Chemical phenomena of both fundamental and technological importance are often very complex in nature. Catalysis is a discipline in which such complexity is paradigmatic. Typically, heterogeneous catalytic processes involve the contact of gases or liquids with nanosized active components. To shed light on these complex systems, multi-technique approaches, often having high time-resolution as well the capability to address surface and bulk properties, appear as optimal tools for unravelling the elusive details of catalysts function. Surface and bulk sensitivity is generally achieved by a combination of at least two techniques such as X-ray and vibrational spectroscopies. Here we highlight work carried out in two fields: the preparation and the evolution under reaction conditions of catalytic materials.

Fig. 104: Room temperature PDF-XRD and XRD peak intensity during a calcination ramp of a series of anatase solid precursors.

As a first representative example we focus on the morphological control of the anatase polymorph of titanium oxide. Figure 104 displays the structural differences observed using total scattering (PDF-XRD; atom pair density function) among a series of initial, amorphous precursors of titania samples prepared by microemulsion. The figure also includes the corresponding XRD observation of the nucleation and growth process during thermal treatment. The latter is based upon the analysis of the intensity of Bragg diffraction peaks that eventually appear when sufficient crystallinity arises. The initial precursors can pertain to two different groups; initial precursors T, Tw, and TwB (differing in initial synthesis conditions) display rather similar patterns and appear to show significant differences (Figure 104a) with samples TA and TB. Such differences are directly linked to the temperature of nucleation, which divides the materials in the two groups mentioned in relation to their initial precursor structure. This observation provides strong evidence of a thermodynamic control of the anatase nucleation process. Primary particle size is obviously affected by both nucleation and growth, but additional studies demonstrated the key importance of the nucleation. Therefore, an inherently thermodynamic factor was shown to control the size of the (crystalline) anatase phase. This fundamental understanding opens up the possibility for tuning the morphology of nano-anatase by manipulating the initial structure of the precursor materials. More importantly, by a joint analysis of XRD-PDF and infrared spectroscopy, the physical basis for controlling the size and shape of the oxide can be unravelled.


Fig. 105: a) Pd-Pd EXAFS 1st shell coordination number and dispersion for several (1, 2, 4 wt.%) Pd-Al2O3 catalysts and variation of two Pd metal XRD lattice planes for a 2 wt.% Pd-Al2O3 catalyst in a CO-NO atmosphere. b) IR intensity (raw and normalised per Pd surface atom) of characteristic absorbed species behaviour in a CO-NO atmosphere for several (1, 2, 4 wt.%) Pd-Al2O3 catalysts.

As a second example, Figure 105 summarises the rich chemistry displayed by Pd nanoparticles observed using a CO-NO gas mixture. Figure 105a display the Pd metal phase behaviour through the Pd-Pd EXAFS coordination number (C.N.) and dispersion of the metal phases for a series of catalysts with increasing quantity of palladium. The first result is that the metal responds actively to the gas mixture nature in all cases, showing that the apparent C.N. increases under CO and diminishes -in a fully reversibly manner- to the initial value under NO. This behaviour is quantified in the dispersion plot assuming spherical particles and an exclusive size effect. In Figure 105 we can also observe that we detected a slowly varying region in the C.N. behaviour toward the middle-end part of the CO treatment. This region can be understood with the help of high energy XRD which clearly reveals this transient phenomenon as a saw-tooth variation in the d spacing of the Bragg reflection from Pd nanoparticles (Figure 105a); this in turn is related to the somewhat unexpected formation of a palladium carbide phase, not previously detected under stoichiometric CO-NO mixtures. The synchronous infrared panels of Figure 105b indicate that such PdCx phase is formed from dissociated CO and leads to storage of carbon species at the metal; concomitantly the partitioning of the adsorbed CO between linear and bridged sites is changed with a promotion of the linear bound CO over the bridged. Moreover, the carbide phase is completely removed under NO and a large amount of NCO is formed simultaneously. The reversible chemistry summarised in Figure 105 is connected to two key steps, in turn related to, firstly, surface CO coverage and dissociation at the surface of the Pd and, secondly, the subsequent stripping of C from the metal bulk. Such steps are synchronised with (reversible) size/shape changes of Pd with profound implications in CO/NO elimination reactions. The uncovering of such physical/chemical phenomena, with significance in practical use of pollutant elimination using Pd-TWC systems, is only possible with the combined in situ use of XRD-XAS-IR spectroscopies.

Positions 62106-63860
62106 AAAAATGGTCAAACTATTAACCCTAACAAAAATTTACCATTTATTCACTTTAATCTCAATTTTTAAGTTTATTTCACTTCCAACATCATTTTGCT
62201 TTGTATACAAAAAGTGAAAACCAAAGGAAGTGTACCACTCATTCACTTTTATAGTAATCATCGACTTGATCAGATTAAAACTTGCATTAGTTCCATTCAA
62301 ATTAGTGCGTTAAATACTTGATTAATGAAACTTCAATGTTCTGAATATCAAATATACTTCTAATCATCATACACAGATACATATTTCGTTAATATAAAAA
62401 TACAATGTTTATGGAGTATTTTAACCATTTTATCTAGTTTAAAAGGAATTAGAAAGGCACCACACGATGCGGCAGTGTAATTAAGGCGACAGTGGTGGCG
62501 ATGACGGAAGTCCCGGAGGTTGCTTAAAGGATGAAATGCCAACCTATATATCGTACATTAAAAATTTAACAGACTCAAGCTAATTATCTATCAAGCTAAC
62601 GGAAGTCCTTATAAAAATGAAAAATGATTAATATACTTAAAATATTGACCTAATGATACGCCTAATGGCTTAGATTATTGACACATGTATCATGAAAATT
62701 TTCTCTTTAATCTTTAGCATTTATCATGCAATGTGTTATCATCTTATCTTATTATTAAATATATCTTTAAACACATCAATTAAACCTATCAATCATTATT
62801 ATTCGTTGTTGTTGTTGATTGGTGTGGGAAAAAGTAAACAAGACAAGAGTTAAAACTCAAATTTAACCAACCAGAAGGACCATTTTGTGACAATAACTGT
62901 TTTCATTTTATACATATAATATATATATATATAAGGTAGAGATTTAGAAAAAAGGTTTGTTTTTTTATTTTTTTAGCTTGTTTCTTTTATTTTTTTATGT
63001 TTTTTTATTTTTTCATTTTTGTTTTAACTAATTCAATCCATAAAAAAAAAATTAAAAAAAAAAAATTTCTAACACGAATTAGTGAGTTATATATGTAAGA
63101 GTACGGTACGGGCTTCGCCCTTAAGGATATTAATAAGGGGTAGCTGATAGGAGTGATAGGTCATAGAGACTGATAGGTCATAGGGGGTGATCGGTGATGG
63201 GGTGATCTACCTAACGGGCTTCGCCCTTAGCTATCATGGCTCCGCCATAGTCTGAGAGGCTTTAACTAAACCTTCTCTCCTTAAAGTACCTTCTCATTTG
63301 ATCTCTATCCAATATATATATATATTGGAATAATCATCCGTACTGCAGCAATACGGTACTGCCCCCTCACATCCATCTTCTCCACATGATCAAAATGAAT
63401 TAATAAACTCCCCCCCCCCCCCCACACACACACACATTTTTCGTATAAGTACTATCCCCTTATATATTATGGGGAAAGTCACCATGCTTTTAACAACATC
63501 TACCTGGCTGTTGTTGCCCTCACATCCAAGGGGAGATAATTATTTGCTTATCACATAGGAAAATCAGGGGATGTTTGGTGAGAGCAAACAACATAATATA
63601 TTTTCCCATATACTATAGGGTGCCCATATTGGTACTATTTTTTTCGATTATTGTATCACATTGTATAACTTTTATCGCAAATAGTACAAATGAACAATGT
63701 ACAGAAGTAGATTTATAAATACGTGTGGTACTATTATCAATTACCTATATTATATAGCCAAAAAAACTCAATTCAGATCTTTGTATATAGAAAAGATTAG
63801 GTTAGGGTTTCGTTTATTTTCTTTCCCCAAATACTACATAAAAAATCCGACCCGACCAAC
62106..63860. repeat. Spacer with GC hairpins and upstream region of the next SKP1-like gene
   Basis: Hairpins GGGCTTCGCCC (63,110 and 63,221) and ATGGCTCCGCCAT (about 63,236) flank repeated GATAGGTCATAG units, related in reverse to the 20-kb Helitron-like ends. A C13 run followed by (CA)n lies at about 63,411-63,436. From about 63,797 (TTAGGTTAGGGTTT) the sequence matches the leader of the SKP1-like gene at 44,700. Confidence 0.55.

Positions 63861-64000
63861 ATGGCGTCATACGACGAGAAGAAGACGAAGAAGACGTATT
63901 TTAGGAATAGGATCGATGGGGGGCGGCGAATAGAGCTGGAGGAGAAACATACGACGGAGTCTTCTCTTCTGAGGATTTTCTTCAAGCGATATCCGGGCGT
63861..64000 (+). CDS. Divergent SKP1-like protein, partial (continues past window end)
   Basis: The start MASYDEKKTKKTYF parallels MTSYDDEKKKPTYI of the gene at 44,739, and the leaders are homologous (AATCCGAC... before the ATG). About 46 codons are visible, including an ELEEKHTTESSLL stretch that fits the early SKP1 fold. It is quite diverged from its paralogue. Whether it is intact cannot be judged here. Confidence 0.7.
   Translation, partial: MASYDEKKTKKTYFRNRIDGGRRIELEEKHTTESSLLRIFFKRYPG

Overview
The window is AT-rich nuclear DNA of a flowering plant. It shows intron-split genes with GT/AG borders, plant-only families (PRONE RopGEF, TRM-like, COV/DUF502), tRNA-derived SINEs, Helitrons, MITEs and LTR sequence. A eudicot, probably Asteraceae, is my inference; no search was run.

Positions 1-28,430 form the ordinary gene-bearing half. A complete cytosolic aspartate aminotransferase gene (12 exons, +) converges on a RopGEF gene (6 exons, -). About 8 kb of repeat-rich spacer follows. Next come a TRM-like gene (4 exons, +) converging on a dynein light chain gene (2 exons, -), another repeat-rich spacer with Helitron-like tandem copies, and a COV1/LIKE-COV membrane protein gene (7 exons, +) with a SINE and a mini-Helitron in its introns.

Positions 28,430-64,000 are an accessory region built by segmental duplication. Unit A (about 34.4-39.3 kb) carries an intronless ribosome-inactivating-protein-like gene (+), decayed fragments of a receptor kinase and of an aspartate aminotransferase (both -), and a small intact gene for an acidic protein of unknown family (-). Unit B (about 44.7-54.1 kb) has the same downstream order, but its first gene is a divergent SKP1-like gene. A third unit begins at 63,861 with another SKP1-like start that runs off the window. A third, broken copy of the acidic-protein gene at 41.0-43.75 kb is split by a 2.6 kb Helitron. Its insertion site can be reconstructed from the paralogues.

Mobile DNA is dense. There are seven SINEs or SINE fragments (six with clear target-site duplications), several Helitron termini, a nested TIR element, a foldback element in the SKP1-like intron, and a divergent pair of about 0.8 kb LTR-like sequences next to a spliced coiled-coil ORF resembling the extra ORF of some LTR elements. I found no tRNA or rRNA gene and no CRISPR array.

Principal publication and authors

A. Kubacka (a), A. Iglesias-Juez (a), M. Fernández-García (a), M. Di Michiel (b) and M.A. Newton (b), ChemCatChem 4, 725-737 (2012).

(a) Instituto de Catálisis y Petroleoquímica, CSIC, C/Marie Curie 2, Madrid (Spain)

(b) ESRF